Background: Endometriosis is thought to affect 5-10% of reproductive age women in the general population and is commonly treated with gonadotropin- releasing hormone (GnRH) agonists. Recent studies suggest depressive symptoms are associated with women treated with GnRH agonist for endometriosis. Methods: A retrospective pilot study of 42 female patients, 22 in the treatment group (sertraline) and 20 in the control group (no sertraline), was conducted. All subjects had laproscopically diagnosed endometriosis and were treated with 24 weeks of GnRH agonist therapy. Assessment instruments included the Hamilton Depression Rating Scale and the Menopausal Symptom Index. Results: The results indicate that patients receiving concomitant sertraline reported significantly less depressive symptoms, but did not differ significantly in physical symptoms, than the group receiving a GnRH agonist alone. Conclusions: Antidepressants, such as sertraline, appear to be significantly helpful in the treatment of mood symptoms during the course of GnRH agonist therapy.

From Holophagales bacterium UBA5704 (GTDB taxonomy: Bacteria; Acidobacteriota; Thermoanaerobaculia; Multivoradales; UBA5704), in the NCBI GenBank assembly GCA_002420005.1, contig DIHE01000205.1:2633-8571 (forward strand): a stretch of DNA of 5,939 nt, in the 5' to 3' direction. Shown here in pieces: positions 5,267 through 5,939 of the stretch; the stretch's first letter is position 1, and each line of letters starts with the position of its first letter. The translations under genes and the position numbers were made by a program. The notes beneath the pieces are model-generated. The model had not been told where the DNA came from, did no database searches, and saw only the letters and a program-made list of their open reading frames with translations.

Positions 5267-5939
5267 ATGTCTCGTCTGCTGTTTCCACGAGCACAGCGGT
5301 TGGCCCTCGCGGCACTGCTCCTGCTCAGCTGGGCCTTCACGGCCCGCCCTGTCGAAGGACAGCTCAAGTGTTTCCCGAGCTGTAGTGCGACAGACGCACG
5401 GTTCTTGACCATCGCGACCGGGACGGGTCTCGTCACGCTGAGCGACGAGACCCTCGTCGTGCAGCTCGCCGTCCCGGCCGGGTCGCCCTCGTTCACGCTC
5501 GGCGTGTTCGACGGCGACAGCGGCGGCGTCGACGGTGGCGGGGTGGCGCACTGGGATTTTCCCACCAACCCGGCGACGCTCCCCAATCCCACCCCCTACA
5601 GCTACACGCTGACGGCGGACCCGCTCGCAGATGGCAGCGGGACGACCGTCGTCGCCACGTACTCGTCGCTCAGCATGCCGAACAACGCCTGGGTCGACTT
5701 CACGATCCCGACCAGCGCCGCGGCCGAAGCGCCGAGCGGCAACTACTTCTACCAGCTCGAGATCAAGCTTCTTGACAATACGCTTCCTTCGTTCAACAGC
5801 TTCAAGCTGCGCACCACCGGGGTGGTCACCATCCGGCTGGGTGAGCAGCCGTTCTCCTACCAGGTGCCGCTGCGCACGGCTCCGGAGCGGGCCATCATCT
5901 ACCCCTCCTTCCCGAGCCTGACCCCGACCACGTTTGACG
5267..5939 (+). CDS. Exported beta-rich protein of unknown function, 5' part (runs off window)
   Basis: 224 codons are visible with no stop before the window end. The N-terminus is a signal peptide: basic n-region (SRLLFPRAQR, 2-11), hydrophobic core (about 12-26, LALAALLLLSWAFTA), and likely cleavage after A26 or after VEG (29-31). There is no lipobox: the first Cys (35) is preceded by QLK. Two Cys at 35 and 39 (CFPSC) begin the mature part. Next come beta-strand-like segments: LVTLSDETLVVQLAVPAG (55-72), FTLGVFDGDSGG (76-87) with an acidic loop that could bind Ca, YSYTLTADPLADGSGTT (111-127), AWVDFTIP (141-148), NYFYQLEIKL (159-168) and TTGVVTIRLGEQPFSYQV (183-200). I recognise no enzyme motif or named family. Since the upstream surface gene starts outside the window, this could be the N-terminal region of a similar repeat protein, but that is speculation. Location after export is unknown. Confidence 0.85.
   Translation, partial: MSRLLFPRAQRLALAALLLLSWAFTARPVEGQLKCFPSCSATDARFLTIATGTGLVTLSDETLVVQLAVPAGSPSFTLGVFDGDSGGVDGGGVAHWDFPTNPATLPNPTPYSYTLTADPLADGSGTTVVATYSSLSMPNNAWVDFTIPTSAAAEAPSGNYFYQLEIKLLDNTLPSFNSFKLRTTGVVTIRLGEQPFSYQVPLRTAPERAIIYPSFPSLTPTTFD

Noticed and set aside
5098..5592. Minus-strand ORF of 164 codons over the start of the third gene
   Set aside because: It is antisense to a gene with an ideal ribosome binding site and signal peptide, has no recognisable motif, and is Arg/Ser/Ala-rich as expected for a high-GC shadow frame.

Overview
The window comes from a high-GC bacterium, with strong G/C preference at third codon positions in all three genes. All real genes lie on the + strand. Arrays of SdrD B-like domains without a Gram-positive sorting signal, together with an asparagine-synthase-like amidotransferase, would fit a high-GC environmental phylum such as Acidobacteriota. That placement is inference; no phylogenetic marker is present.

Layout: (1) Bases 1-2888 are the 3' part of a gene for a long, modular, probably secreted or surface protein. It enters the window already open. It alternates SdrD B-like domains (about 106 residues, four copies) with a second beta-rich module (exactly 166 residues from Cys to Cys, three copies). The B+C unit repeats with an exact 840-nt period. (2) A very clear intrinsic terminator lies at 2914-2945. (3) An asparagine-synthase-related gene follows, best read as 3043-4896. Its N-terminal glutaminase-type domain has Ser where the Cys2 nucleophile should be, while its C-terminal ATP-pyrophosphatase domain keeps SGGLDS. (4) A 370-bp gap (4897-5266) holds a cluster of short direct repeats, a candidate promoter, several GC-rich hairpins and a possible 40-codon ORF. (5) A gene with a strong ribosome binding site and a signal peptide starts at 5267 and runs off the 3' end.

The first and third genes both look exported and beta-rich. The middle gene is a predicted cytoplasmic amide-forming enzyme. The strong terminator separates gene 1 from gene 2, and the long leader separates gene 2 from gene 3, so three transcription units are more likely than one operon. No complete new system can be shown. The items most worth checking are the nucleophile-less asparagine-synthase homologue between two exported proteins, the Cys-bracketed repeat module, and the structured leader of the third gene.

- Gonadotropin-releasing hormone agonists
- Mood disorders
- Selective serotonin reuptake inhibitors
ASJC Scopus subject areas
- Biological Psychiatry